June 24, 2011
The 1968 John Wayne movie, Hellfighters, has just stuck with me.  IMDB reduces the plot to this:  " The story of macho oil well firefighters and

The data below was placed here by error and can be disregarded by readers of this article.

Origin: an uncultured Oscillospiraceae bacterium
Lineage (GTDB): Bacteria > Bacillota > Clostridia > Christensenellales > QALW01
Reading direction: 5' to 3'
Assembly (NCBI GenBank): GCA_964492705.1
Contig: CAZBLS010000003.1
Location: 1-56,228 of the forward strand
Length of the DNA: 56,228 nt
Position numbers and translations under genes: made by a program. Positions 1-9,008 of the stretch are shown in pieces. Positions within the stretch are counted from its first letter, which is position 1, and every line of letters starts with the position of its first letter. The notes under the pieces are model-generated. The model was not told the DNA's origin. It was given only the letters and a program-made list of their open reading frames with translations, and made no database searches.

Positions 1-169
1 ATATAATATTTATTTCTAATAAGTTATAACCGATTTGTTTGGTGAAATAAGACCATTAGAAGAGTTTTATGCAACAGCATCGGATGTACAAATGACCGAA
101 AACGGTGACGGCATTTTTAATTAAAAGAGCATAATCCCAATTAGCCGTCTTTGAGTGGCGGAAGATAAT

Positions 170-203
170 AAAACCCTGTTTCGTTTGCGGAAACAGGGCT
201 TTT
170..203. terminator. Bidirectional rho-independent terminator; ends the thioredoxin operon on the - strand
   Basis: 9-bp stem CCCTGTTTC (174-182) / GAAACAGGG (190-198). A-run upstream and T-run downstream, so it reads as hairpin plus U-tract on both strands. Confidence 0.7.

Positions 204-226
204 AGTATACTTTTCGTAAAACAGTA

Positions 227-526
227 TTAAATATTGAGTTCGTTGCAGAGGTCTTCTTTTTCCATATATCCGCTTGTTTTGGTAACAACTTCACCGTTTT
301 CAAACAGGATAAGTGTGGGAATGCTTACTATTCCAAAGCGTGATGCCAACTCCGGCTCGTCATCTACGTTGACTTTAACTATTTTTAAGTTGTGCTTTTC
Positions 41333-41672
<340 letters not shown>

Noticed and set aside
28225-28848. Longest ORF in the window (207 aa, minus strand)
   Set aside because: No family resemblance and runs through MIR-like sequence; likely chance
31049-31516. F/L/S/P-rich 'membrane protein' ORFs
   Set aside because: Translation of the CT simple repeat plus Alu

The 1968 John Wayne movie, Hellfighters, has just stuck with me. IMDB reduces the plot to this: " The story of macho oil well firefighters and their wives. " When the Hellfighters are fighting the first oil well fire, they explode nitroglycerine over the oil rig to extinguish the fire. While burning, in addition to the intense heat, these fires often fill the air with acid and poisonous gas. The movie culminates with a fire where several oil wellheads in relatively close proximity are all burning simultaneously, and extinguishing them requires simultaneously and precisely detonating the nitroglycerine over each of the heads. Being Hollywood and all, there are also guerrilla terrorists taking riffle shots at our heroes while they're trying to achieve an otherwise nearly impossible, heroic task. And of course, the key characters are on the brink of failing marriages, so they're bringing their wives with them into these dangerous places. Phenomenal action and drama ... just like healthcare improvement initiatives in the U.S.? Excuse me? Where did that come from? Here's my point. Improving the healthcare delivery system will require simultaneous solutions; otherwise, a tweak here or there will simply inflame the problem somewhere else, probably explosively. Here are two clean but simplistic recent examples: Fixing Health Care Starts With the Doctors By Steven Pearlstein, Wednesday, June 10, 2009 It's the doctors, stupid. If we really want to fix America's overpriced and under-performing health-care system, what really matters is changing the ways doctors practice medicine, individually and collectively. ... ... and the first reply comment (when I read it; it's no longer the first reply) ... camiolo wrote: "Like many health reformers, Gawande says the essential problem with the American health-care system is that so much of what we spend -- as much as a third of the $2.3 trillion spent in 2007 -- goes toward care that is either unnecessary or inappropriate. Fixing that is the first step to fixing everything else." Wrong. The first problem to fix is paperwork. There's so many different forms that need filling out depending on which insurance plan the customer is on. And once everyone is on the same paperwork path, we can start to accurately track and measure the consumption of Health Care. Then we can decide what care is unnecessary or inappropriate. I and other bloggers here, most recently Pam Arlotto in her Whack-A-Mole post, have pointed out that the healthcare performance challenge is a system issue. A focus on the underlying processes is essential. In the spirit of Hellfighters, I think that the most parsimonious characterization of the problem we're trying to address, in part with HCIT, has three elements: Cost, Quality and Access. In political speak, increasing the number of covered lives, while simultaneously and dramatically reducing the national costs for healthcare. Each of them requires behavior change and payment reform that are simply flip sides of the same economic coin. Simplistic deductions like "the doctors are the problem" or "paper is the problem" or "payment/payors" or "consumerism out of control" or "attorneys" or "obesity" or "greed" are the problem reduce a complex situation to an absurd caricature. Elevating the importance of one fire over another, or discounting the significance of a non-pet component of the issue will not lead to improvement. Quite the opposite. I've outlined my thoughts on where to start in Vowels of Care, which is a systematic thought. If you're interested in reading an intelligent elaboration of the components of healthcare reform and the sloppy thinking, you'll find that in the comments starting with camiolo's above ( link). (The roofing analogy really struck me as right on. So did radiotesla's wife.) Healthcare reform is a Hellfighters scenario.

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